Ballad of a Bold, Bad Man

Tom Reed Jr. and Bridgid Ruf introduce “Ballad of a Bold, Bad Man”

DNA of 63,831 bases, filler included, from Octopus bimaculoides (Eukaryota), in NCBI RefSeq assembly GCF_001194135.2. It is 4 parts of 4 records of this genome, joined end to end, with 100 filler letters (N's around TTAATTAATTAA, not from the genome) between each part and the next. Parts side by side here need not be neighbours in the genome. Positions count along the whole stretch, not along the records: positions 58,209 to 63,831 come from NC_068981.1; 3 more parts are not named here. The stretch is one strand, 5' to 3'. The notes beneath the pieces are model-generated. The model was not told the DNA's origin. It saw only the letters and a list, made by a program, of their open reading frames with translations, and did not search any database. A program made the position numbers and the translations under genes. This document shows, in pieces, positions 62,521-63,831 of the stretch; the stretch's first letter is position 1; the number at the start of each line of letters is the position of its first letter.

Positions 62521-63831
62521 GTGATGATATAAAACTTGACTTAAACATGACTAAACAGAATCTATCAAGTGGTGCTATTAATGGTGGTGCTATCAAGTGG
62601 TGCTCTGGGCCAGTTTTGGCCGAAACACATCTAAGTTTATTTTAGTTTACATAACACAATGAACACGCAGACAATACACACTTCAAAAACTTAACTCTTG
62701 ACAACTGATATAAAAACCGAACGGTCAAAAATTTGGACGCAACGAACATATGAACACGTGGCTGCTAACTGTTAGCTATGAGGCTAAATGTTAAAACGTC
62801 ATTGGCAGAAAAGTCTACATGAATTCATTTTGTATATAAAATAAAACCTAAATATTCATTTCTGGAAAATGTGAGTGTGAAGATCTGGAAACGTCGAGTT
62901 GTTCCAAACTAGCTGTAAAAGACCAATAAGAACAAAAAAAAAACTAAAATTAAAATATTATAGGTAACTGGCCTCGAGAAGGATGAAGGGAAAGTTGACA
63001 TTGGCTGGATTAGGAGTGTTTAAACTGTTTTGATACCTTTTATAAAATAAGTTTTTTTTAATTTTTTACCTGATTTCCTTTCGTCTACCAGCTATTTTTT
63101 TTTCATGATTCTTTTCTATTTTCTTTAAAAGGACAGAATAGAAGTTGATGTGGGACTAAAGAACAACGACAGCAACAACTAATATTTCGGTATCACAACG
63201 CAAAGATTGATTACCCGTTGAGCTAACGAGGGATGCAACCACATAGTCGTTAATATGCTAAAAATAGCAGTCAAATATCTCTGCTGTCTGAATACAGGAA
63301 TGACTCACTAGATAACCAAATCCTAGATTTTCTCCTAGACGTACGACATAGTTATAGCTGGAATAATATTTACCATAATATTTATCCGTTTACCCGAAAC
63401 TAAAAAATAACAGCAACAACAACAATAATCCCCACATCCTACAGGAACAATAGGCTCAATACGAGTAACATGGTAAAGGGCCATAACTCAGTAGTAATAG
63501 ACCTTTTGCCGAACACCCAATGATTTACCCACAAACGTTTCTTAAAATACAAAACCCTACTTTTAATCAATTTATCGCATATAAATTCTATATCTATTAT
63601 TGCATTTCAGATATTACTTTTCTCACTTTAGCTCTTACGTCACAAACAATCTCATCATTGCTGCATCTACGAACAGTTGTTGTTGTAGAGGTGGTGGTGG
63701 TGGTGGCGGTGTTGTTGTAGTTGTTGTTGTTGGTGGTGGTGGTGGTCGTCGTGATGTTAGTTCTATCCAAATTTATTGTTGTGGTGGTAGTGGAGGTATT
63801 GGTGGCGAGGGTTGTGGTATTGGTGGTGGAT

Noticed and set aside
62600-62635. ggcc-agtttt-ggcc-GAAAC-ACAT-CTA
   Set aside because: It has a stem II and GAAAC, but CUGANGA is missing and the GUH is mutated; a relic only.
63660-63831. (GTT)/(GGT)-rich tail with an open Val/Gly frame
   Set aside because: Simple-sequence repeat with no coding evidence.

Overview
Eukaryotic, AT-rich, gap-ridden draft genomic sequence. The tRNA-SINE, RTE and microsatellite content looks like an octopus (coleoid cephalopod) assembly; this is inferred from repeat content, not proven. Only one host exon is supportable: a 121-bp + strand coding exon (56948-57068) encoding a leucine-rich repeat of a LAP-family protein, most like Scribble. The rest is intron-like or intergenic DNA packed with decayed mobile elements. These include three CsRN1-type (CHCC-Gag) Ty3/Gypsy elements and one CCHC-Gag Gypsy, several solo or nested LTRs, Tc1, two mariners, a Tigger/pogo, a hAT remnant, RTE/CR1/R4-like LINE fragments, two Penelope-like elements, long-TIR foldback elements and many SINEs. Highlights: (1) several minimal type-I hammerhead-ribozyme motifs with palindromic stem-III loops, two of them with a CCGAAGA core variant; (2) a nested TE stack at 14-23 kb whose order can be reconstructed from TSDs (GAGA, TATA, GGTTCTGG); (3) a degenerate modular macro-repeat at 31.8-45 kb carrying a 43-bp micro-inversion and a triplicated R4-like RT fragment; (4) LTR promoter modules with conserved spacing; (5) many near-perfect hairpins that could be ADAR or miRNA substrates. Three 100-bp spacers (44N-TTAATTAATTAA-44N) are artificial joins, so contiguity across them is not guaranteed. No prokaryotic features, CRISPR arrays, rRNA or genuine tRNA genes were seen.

Singing in the Mess Hall is a time-honored staple of Pemi life.  Noon and night, we rock the building’s rafters with a healthy variety of tunes, many of them written for camp by Doc Reed, many of them borrowed from distinguished U. S. colleges and universities, many of them plucked from the general American Song Book. We’re an old camp, catering solely to boys, so some of our numbers predictably contain fossilized evidence of a certain male arrogance and exclusiveness. We like to think that we have attained some humanizing perspective on any such lyrics, and that the civility, admiration, and respect with which we treat our many female staff members argue compellingly that we’re far more enlightened than we might once have been; that our singing these “traditional” songs is, in part, to acknowledge that they are in fact “dated” in many ways. Truth be told, if you examine one of our signature tunes – “Pemi” (which we tend to sing the very first night of the season) – Doc Reed himself seems to have realized that the male exclusivity of Pemigewassett was just that, artificially exclusive, something that needed to be acknowledged and kept in mind as we moved forward. The lines in question go, “There we sport on land and water, far from Eve’s disturbing daughter.” Hmmmm! But then, as a crucial coda, he added “Though, perhaps, we hadn’t oughter.” Some folks are perceivers and fans of irony, some not. (On which, more below.) But are we wrong to assert that this is humorous posturing; not actual, blatant, unqualified gynophobia? We hope we aren’t.